But Colorado State University International Affairs Vice Provost Jim Cooney said the Institute on CSU’s campus is more about academic exchange on environmental and water issues and doesn’t provide classes for credit or any other potentially controversial programs.
“I can’t see any of the issues from the University of Chicago that are relevant to us,” he said. “The Institute plays no role in research and no role in teaching.”
He said he believes most major schools do not have the issues seen at the University of Chicago and some other schools.
But the U.S. State Department expressed concerns in 2012 when it issued a guidance directive about the Institute, saying only teachers, not professors or researchers, should be in K-12 schools and Institute programs need U.S. accreditation. The directive did not reference propaganda allegations cited by University of Chicago and AAUP.
CAMPUS CONTROVERSY: The University of Oklahoma is reconsidering its relationship with CI after other schools broke ties.
And some schools with programs are rethinking the relationship.
“In light of the State Department memorandum and the recent actions of some other higher education institutions, the University of Oklahoma is reviewing its relationship with the Confucius Institute program,” school spokeswoman Catherine F. Bishop wrote in an email statement.
The Institute’s template agreement with schools says the Institute is interested in building understanding between China and other cultures. “In order to strengthen educational cooperation between China and (country name), support and promote the development of Chinese language education, and increase mutual understanding among people in China and in (country name),” a copy of the template obtained by Watchdog.org says.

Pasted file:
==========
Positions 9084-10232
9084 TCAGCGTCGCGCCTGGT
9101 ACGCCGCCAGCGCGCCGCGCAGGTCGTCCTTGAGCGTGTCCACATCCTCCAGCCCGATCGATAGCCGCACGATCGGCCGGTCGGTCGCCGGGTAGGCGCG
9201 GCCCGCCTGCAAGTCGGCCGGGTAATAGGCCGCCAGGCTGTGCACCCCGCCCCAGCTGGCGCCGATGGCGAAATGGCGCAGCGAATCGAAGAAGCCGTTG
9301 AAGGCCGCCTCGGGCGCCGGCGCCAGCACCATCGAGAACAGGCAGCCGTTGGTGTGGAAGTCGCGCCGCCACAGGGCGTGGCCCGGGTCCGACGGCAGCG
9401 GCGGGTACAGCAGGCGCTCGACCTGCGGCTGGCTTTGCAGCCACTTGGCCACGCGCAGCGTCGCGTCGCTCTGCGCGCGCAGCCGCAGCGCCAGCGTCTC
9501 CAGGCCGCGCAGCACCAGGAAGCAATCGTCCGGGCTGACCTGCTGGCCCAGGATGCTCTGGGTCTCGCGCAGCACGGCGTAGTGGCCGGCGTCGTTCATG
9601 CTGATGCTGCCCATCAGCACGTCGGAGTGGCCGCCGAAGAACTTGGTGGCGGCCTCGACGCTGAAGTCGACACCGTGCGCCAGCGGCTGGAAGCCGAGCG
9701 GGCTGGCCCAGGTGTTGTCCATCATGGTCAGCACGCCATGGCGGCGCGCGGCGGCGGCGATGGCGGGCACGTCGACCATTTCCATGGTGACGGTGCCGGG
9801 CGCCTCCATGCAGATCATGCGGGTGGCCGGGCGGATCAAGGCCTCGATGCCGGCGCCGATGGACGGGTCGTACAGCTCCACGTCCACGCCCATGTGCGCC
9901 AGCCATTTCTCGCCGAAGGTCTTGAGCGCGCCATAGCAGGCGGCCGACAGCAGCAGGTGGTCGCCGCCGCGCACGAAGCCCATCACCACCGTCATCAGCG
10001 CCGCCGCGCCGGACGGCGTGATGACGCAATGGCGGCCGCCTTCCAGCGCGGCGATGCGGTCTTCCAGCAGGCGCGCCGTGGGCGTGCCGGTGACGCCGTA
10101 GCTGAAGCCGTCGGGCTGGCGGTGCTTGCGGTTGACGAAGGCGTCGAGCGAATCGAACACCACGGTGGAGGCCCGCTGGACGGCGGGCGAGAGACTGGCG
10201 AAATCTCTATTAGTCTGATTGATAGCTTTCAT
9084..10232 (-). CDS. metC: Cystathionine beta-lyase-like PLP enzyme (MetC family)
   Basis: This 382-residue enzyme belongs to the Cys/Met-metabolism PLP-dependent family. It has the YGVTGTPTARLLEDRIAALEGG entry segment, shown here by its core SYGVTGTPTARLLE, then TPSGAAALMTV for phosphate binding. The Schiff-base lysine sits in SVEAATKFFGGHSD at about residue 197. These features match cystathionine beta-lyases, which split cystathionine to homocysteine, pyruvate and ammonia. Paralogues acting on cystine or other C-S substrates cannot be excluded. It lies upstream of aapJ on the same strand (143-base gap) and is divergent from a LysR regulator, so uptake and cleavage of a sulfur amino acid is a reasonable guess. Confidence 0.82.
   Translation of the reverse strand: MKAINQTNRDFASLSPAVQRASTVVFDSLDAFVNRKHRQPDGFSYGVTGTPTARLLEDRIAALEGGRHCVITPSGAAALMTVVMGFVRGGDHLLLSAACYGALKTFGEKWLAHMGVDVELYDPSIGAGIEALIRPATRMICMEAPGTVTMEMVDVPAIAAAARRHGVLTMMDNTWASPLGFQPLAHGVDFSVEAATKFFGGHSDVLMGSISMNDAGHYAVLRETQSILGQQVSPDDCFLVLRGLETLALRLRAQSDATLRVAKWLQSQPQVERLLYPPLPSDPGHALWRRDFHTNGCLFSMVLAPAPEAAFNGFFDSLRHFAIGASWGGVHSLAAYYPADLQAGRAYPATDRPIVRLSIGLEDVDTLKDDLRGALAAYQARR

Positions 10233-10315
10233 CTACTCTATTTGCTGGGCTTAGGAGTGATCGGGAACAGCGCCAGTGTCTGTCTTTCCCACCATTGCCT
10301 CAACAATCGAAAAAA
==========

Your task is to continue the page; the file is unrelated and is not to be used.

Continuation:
CI representatives at U.S. colleges and in China either did not respond or were not available for interviews.
The Institute’s template agreement, which University of Chicago modified before signing, also requires schools to keep the agreement “confidential,” leading professors to charge the Institute is against transparency.
Like University of Chicago spokesman, Penn State took a similar tactic on transparency when Watchdog.org asked why the school broke their relationships with the Institute.
“The dean’s statement is below and we are not commenting further on this issue,” wrote Penn State University spokeswoman Lisa Powers in an email.
Penn State’s statement said several of CI’s goals are not “consistent” with Penn State’s, the Institute will be gone by the end of the year and that will not impact Chinese studies at the school.
Lincoln said despite tight budgets, schools should not open their doors to programs, whether run by corporations, friendly nations or unfriendly countries, which do not promote academic freedom.
“A university has to take responsibility for its own faculty, its own courses,” he said. “Once you take that away, you’ve given away the store and are no longer an impartial university. You’re like a shopping mall where anyone can set up a boutique and sell their wares.”